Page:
Nine opposes concession to tech giants

Original article by Max Mason, Natasha Gillezeau, John Kehoe
The Australian Financial Review – Page: 1 & 8 : 9-Dec-20

Treasurer Josh Frydenberg says the federal government’s mandatory news media bargaining code for digital platforms is a "world-first". He has dismissed suggestions that the government has made too many concessions in the final version of the code to gain the support of digital giants such as Google and Facebook. These include adding a ‘two-way value exchange’ clause which reflect the benefits that news publishers receive from having digital platforms direct users to their content. A Nine Entertainment spokesman says this will merely entrench both the monopoly powers of digital companies and the unfair imbalance in media regulation.

CORPORATES
AUSTRALIA. DEPT OF THE TREASURY, GOOGLE INCORPORATED, FACEBOOK INCORPORATED, NINE ENTERTAINMENT COMPANY HOLDINGS LIMITED – ASX NEC

News firms in stand for fairer future

Original article by James Madden
The Australian – Page: 19 : 23-Nov-20

Some of Australia’s top media industry executives have jointly signed an ‘open letter’ to the federal government expressing support for its proposed media bargaining code. The letter also outlines the features that must be included in the code to ensure a level playing field between traditional media companies and digital platforms such as Facebook and Google. Seven West Media CEO James Warburton, News Corp Australia executive chairman Michael Miller and Free TV CEO Bridget Fair are amongst those who signed the letter, which will be published in all major metropolitan newspapers on 23 November.

CORPORATES
SEVEN WEST MEDIA LIMITED – ASX SWM, NEWS CORP AUSTRALIA PTY LTD, NEWS CORPORATION – ASX NWS, FREE TV AUSTRALIA LIMITED, NINE ENTERTAINMENT COMPANY HOLDINGS LIMITED – ASX NEC, FACEBOOK INCORPORATED, GOOGLE INCORPORATED

Nearly 2.5 million Australians using TikTok – up over 850,000 (+52.4%) during first half of 2020

Original article by Roy Morgan
Market Research Update – Page: Online : 15-Oct-20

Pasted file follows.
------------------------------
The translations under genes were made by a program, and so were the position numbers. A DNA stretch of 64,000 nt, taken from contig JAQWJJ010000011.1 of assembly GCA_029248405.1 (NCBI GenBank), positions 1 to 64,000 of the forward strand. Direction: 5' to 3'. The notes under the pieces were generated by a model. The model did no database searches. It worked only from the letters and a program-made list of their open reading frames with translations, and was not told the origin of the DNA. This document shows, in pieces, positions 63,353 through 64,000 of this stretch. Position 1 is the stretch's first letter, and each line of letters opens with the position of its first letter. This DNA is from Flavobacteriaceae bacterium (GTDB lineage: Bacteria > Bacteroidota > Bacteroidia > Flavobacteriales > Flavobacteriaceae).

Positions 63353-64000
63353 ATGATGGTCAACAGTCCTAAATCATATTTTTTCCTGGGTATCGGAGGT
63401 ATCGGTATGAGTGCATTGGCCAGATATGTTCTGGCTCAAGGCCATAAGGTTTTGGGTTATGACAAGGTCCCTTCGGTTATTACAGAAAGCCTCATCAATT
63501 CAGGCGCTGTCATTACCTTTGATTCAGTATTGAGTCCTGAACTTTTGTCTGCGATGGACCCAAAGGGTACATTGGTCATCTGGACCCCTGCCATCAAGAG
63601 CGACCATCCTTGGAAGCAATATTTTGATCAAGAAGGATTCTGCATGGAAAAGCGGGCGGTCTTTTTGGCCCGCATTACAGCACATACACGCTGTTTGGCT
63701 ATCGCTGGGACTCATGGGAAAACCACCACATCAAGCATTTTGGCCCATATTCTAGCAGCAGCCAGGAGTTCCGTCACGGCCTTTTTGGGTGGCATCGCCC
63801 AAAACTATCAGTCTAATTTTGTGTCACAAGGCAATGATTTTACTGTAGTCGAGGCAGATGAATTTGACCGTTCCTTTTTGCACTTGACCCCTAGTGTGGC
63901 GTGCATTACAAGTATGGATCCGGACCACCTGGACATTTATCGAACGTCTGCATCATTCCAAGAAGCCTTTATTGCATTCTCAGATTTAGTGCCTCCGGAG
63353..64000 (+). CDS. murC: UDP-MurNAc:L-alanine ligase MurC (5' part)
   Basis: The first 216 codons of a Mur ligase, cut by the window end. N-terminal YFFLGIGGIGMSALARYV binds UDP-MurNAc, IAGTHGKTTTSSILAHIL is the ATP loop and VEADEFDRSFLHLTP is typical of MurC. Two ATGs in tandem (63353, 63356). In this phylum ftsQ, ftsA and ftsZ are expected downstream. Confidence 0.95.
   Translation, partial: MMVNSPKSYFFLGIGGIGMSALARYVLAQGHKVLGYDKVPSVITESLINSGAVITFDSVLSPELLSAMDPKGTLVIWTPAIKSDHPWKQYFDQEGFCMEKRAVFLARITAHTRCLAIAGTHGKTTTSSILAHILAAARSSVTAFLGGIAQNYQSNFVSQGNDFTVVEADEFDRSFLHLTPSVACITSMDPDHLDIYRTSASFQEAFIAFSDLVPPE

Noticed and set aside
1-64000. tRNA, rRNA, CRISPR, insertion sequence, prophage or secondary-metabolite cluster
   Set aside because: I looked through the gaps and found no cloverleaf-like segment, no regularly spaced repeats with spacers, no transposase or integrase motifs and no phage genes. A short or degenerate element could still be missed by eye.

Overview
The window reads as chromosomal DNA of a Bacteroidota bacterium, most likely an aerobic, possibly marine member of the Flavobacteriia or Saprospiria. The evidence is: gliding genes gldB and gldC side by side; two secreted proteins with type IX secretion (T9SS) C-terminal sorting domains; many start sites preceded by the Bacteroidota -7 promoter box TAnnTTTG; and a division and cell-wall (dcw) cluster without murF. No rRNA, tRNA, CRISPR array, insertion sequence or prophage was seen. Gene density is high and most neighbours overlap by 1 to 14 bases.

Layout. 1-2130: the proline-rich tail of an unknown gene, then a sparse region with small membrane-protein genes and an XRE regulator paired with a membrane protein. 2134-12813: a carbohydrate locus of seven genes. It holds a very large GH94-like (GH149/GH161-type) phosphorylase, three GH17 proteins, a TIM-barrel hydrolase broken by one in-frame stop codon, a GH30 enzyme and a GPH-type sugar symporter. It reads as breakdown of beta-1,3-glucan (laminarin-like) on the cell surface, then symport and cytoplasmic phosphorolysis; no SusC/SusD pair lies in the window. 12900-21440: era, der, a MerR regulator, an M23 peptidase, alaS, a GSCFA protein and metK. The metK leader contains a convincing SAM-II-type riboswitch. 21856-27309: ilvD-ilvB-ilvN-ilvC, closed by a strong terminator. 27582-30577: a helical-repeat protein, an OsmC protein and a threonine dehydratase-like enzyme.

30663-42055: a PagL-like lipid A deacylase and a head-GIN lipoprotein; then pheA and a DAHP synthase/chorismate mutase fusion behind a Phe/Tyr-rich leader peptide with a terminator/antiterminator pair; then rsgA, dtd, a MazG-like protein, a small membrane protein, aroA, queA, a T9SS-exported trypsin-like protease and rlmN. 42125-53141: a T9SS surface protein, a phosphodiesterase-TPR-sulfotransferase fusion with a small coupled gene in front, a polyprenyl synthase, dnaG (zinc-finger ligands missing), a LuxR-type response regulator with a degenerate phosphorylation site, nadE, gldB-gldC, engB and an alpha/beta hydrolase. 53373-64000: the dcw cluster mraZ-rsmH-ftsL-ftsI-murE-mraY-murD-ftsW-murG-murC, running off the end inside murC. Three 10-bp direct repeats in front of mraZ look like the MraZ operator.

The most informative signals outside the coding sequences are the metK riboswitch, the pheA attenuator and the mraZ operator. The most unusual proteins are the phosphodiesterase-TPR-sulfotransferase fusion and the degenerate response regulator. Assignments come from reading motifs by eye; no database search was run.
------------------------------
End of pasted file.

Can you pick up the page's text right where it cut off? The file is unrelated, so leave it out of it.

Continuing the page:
The latest Roy Morgan data shows that nearly 2.5 million Australians are using TikTok in an average four weeks – equivalent to 10.5% of the population aged 6 years and older. TikTok has grown its user base by over 850,000 (+52.4%) during the first half of 2020 to be easily the fastest growing social media company in Australia this year in terms of user growth. TikTok has a predominantly female user base, with 1.5 million women and girls now using the popular site, up over 380,000 (+34.3%) since the second half of 2019. In comparison, 985,000 men and boys now use TikTok, up more than 470,000 (+91.6%), and with male use of the service now growing faster. TikTok is also far more popular among younger Australians. Over a quarter of Australians in the youngest Generation Alpha (28%) are now using TikTok – a total of 746,000 Young Australians. Generation Alpha comprises those born from 2006 until today. There is also a significant TikTok user base among the slightly older Generation Z (born 1991-2005) with over 1,040,000 Australians (20%) in this age group now using the new short video service.

CORPORATES
ROY MORGAN LIMITED, TIKTOK

Facebook will be loser if it bans news: Sims

Original article by Max Mason
The Australian Financial Review – Page: 17 & 22 : 18-Sep-20

Facebook and Google would be forced to pay for news content that is posted on their platforms under the mandatory code of conduct proposed by the Australian Competition & Consumer Commission. Facebook has threatened to ban all news on its platform in response to the code, but ACCC chairman Rod Sims contends that such action could weaken the social media company. Sims has also rejected claims made in public campaigns by Facebook and Google that the proposed code will give news publishers access to their algorithms.

CORPORATES
FACEBOOK AUSTRALIA PTY LTD, GOOGLE AUSTRALIA PTY LTD, AUSTRALIAN COMPETITION AND CONSUMER COMMISSION

PM tells Google and Facebook: You’re bluffing

Original article by Andrew Tillett
The Australian Financial Review – Page: 11 : 8-Sep-20

Prime Minister Scott Morrison has told Facebook and Google that he does not give into coercion. The two technology companies are unhappy about federal government plans to make them pay news publishers for their content; Facebook has threatened to pull Australian and international content from its Facebook and Instagram platforms in response to the code, while Google has stated it will have to cull news content from search results. Morrison said he is happy to call their bluff on the issue.